Upon Bayway's motion for summary judgment, the district court held that the Tax Clause was properly incorporated into the contract. See Tosco Corp. v. Oxygenated Mktg. Trading A.G., No. 98 Civ. 4695, 1999 WL 328342, at *3-*6 (S.D.N.Y. May 24, 1999). The fact that Bayway had failed to attach a copy of the General Terms and Conditions was irrelevant because OMT could have obtained a copy if it had asked for one. See id. at *3. The court then analyzed the contract-forming documents, applied the "battle of the forms" framework set forth in N.Y. U.C.C. § 2-207(2), and concluded that OMT failed to carry its burden of proving that the Tax Clause materially altered the contract. See id. at *3-*6. The court therefore granted summary judgment in favor of Bayway.
The underlying litigation also involved a second MTBE transaction. In June 1998, OMT contracted to sell 35,000 barrels of MTBE to Tosco Refining Company ("Tosco"), Bayway's parent company. Tosco offset the money claimed by Bayway under the Bayway/OMT contract at issue in this appeal. Tosco joined Bayway in its suit against OMT, seeking as alternative relief a declaration that Tosco was entitled to the offset; and OMT counterclaimed. The district court granted summary judgment in favor of OMT, concluding that Tosco had no right of offset under the June 1998 contract. See Tosco Corp., 1999 WL 328342, at *7. Tosco did not appeal that decision, and it is therefore not before this Court.
On appeal, OMT argues (i) that it succeeded in raising genuine issues of fact as to whether the Tax Clause materially altered the Bayway/OMT contract and (ii) that the evidence of custom and practice in the industry, upon which the grant of summary judgment turns, was improperly admitted.
We review the district court's grant of summary judgment de novo. See Young v. County of Fulton, 160 F.3d 899, 902 (2d Cir. 1998). In so doing, this Court construes the evidence in the light most favorable to the non-moving party and draws all reasonable inferences in its favor. See Anderson v. Liberty Lobby, Inc., 477 U.S. 242, 255 (1986); Maguire v. Citicorp Retail Servs., Inc., 147 F.3d 232, 235 (2d Cir. 1998). Summary judgment is appropriate only where "there is no genuine issue as to any material fact and . . . the moving party is entitled to a judgment as a matter of law." Fed.R.Civ.P. 56(c).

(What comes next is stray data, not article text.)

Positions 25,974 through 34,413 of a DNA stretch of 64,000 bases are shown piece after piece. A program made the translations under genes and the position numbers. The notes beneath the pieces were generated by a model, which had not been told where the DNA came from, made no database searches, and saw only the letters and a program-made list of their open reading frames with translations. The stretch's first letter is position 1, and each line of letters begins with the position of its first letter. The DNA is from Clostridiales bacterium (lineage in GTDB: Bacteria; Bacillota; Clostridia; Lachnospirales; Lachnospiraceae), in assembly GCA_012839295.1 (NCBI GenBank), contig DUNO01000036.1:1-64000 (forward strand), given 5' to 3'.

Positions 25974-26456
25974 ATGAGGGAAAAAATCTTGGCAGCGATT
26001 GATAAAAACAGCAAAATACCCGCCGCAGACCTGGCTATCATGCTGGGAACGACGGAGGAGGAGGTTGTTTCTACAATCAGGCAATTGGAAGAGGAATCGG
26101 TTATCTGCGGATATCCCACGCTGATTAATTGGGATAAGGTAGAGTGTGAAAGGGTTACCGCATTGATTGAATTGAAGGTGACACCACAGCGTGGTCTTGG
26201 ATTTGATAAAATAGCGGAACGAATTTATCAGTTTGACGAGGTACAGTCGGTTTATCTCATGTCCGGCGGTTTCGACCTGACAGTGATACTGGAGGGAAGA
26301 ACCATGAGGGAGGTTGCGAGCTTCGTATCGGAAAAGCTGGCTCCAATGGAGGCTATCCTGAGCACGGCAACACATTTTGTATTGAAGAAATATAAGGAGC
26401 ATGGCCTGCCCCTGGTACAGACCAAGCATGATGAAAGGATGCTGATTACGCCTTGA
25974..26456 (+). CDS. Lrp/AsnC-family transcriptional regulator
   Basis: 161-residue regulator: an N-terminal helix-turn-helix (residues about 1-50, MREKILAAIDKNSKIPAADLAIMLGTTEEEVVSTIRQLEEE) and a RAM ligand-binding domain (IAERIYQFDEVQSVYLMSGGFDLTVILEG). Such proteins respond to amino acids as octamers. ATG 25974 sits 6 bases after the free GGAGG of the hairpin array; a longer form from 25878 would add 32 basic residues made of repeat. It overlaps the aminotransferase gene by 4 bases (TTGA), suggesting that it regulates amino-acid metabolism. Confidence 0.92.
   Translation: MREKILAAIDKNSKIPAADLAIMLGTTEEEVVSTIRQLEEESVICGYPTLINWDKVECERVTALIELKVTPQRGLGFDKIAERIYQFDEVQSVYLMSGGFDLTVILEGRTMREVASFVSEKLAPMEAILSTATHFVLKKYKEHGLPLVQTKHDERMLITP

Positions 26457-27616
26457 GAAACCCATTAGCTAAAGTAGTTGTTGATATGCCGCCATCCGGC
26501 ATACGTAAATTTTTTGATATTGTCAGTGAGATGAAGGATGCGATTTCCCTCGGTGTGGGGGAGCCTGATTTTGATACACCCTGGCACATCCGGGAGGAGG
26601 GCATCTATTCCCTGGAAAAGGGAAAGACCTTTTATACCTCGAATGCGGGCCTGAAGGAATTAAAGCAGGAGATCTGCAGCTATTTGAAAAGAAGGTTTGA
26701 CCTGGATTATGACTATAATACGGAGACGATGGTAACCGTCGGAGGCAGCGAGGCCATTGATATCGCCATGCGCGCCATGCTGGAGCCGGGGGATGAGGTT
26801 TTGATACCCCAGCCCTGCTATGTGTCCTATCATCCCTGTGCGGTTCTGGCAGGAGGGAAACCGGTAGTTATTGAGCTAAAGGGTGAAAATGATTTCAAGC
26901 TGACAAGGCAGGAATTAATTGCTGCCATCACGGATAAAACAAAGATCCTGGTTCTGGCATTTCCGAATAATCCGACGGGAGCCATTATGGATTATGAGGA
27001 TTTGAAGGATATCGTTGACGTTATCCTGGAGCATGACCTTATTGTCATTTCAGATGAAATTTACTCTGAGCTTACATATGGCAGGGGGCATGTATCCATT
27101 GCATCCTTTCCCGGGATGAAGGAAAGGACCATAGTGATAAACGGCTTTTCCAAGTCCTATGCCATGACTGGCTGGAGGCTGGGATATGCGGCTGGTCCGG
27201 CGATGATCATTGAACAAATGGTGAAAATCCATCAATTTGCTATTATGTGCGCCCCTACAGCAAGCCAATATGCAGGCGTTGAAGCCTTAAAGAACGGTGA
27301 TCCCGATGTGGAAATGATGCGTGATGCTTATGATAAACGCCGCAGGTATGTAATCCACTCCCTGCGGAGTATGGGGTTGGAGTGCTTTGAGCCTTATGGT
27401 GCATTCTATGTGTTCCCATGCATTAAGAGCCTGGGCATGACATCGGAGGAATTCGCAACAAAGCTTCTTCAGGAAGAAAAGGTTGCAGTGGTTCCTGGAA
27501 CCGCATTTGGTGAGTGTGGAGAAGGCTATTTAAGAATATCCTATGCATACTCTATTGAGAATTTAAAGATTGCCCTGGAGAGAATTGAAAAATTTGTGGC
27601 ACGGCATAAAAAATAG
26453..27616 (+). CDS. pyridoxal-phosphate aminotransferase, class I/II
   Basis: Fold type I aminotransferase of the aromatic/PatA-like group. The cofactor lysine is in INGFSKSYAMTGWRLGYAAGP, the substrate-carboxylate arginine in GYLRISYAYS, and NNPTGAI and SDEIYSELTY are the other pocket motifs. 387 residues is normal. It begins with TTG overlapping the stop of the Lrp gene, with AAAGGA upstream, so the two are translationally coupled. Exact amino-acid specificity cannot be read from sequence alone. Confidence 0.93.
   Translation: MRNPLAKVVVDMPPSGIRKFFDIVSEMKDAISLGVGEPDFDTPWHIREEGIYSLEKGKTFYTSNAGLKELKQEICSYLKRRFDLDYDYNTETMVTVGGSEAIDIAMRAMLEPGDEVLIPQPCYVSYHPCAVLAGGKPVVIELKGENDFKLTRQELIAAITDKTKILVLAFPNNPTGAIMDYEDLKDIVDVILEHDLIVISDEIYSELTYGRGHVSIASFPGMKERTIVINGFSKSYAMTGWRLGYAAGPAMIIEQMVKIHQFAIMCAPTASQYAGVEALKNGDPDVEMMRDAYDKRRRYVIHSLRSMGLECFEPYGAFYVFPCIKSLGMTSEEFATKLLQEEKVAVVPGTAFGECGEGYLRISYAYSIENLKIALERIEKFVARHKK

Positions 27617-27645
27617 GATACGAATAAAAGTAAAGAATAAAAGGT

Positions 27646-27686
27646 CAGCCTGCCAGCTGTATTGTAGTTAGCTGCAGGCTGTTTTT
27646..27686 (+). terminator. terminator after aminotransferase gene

We affirm for substantially the reasons stated by the district court. We hold — on an issue of first impression in this Court — that in a "battle of the forms" case governed by N Y U.C.C. § 2-207(2)(b), the party opposing the inclusion of an additional term bears the burden of proving that the term works a material alteration. Viewing the evidence in the light most favorable to OMT, we conclude that OMT failed to shoulder that burden. Finally, we hold that the district court properly admitted the evidence concerning industry custom and practice.
OMT raises two arguments for the first time on appeal. First, OMT argues that Bayway's acceptance was effected by a different confirmation fax, sent by a broker, which did not list or reference additional terms, and that the Tax Clause therefore never became a part of the contract. Second, OMT contends that the third "battle of the forms" exception also applies, because a supposed integration clause contained in OMT's offer constitutes a "notification of objection" to any additional terms contained in the Acceptance. N.Y. U.C.C. § 2-207(2)(c). "[I]t is a well-established general rule that an appellate court will not consider an issue raised for the first time on appeal." Greene v. United States, 13 F.3d 577, 586 (2d Cir. 1994). We decline to reach these untimely arguments.
A. Battle of the Forms.
Bayway argued its motion for summary judgment on the basis of New York law, presumably because one of the additional terms incorporated by its acceptance is a New York choice-of-law provision. OMT has accepted New York law as controlling for purposes of Bayway's summary judgment motion.
Under New York law, the rules of engagement for the "battle of the forms" are set out in the Uniform Commercial Code ("U.C.C."), § 2-207:
(1) A definite and seasonable expression of acceptance or a written confirmation which is sent within a reasonable time operates as an acceptance even though it states terms additional to or different from those offered or agreed upon, unless acceptance is expressly made conditional on assent to the additional or different terms.
(2) The additional terms are to be construed as proposals for addition to the contract. Between merchants such terms become part of the contract unless:
(a) the offer expressly limits acceptance to the terms of the offer;
(b) they materially alter it; or
(c) notification of objection to them has already been given or is given within a reasonable time after notice of them is received.
It was undisputed in the district court that Bayway's confirmation fax is effective to form a contract as an acceptance — even though it stated or referenced additional terms (including the Tax Clause) — because it was not made expressly conditional on OMT's assent to the additional terms. See id. § 2-207(1). Therefore, under § 2-207(2), the Tax Clause is a proposal for an addition to the contract. See id. § 2-207(2). The parties are both merchants within the meaning of the U.C.C. See id. § 2-104(1), (3). The Tax Clause therefore is presumed to become part of the contract unless one of the three enumerated exceptions applies. See id. § 2-207(2). In its defense, OMT invokes the "material alteration" exception of § 2-207(2)(b).